Definition of a Subnet A subnet is a range of IP addresses within your VPC. Subnets allow you to partition your VPC into smaller, more manageable segments.

Types of Subnets: Public, Private, and VPN-only Subnets

  • Public Subnets: Contain resources that need to be accessible over the internet. They have a route to an Internet Gateway.
  • Private Subnets: Contain resources that should not be directly accessible from the internet. They typically route traffic through a NAT device for internet access.
  • VPN-only Subnets: Used for VPN connections, allowing communication between the VPC and on-premises networks.

How to Create and Configure Subnets in AWS

  • Creating Subnets: Use the AWS Management Console to create subnets within your VPC. Specify the CIDR block for each subnet.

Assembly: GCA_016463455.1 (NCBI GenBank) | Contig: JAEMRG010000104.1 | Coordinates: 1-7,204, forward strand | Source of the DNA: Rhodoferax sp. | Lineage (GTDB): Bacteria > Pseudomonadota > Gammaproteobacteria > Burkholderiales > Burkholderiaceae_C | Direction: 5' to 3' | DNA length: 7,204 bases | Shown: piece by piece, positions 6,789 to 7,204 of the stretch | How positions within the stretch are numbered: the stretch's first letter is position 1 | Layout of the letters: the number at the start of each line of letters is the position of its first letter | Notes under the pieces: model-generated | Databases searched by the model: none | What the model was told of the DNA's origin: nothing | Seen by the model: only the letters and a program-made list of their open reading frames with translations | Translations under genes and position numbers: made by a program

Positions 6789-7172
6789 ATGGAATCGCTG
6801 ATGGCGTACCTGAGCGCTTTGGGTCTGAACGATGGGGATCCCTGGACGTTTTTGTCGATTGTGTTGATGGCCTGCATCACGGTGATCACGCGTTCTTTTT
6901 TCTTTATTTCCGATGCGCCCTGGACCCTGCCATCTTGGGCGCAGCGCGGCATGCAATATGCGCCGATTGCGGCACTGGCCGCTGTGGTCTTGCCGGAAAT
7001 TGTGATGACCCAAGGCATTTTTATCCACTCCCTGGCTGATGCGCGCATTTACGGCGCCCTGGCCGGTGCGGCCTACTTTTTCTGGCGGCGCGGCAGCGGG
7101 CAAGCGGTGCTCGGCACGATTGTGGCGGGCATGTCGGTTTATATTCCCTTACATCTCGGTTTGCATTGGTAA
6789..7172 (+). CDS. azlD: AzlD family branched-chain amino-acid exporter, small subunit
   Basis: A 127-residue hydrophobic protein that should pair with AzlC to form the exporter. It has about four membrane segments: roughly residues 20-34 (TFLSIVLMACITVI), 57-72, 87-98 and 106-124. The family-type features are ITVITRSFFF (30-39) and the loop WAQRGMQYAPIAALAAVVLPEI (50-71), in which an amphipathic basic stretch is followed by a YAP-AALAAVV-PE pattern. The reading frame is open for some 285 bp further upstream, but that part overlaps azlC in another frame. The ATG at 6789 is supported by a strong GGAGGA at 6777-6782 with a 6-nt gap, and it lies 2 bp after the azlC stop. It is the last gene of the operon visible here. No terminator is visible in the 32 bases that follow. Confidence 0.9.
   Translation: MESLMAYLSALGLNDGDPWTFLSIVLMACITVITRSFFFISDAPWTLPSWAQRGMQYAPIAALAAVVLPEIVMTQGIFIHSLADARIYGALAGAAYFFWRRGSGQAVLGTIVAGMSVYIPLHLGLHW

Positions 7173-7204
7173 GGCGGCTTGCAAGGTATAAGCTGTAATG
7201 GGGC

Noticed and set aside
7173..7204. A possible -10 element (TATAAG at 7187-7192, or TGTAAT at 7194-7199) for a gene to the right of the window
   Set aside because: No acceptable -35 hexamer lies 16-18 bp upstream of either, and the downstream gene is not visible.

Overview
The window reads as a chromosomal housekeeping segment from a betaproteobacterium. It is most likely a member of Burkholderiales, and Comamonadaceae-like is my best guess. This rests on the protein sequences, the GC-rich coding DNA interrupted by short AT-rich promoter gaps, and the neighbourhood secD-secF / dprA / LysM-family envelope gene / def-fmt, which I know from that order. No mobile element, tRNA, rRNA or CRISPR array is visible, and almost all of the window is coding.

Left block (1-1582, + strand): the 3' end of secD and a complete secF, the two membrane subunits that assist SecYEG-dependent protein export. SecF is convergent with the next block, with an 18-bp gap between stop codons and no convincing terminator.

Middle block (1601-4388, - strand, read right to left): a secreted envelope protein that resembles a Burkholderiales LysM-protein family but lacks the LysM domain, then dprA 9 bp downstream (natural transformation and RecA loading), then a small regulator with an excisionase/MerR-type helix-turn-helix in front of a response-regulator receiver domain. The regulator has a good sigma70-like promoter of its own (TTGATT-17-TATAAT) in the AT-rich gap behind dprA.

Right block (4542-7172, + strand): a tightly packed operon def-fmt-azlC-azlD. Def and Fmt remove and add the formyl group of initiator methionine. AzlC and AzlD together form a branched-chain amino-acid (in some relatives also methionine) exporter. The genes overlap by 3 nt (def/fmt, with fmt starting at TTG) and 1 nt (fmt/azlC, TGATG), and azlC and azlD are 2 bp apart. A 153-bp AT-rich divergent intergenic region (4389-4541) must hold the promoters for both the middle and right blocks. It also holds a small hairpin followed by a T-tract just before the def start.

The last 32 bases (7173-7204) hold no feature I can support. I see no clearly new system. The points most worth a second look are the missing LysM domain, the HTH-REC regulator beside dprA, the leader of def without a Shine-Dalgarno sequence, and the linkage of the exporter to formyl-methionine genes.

• Configuring Subnets: Associate route tables, configure network ACLs, and attach Internet Gateways or NAT Gateways as needed.

5. Route Tables

A route table contains a set of rules, called routes, that determine where network traffic is directed. Each subnet in your VPC must be associated with a route table.

Route tables control the routing of traffic within your VPC and to other networks. They ensure that traffic is properly directed to its destination, whether it's within the VPC or outside of it.

Creating and Associating Route Tables with Subnets

  1. Creating Route Tables: Use the AWS Management Console to create route tables.
  2. Associating Route Tables: Associate the route tables with specific subnets to control the routing of traffic within those subnets.
  3. Adding Routes: Add specific routes to route tables to define how traffic should be directed.

Understanding VPC with a Simple Analogy

Imagine you are organizing a large outdoor event in a public park. You need to create different areas for various activities while ensuring that each area is well-managed, secure, and functions smoothly without interference from the general public. Here's how you can relate this scenario to a VPC:

  • The Park (AWS Cloud):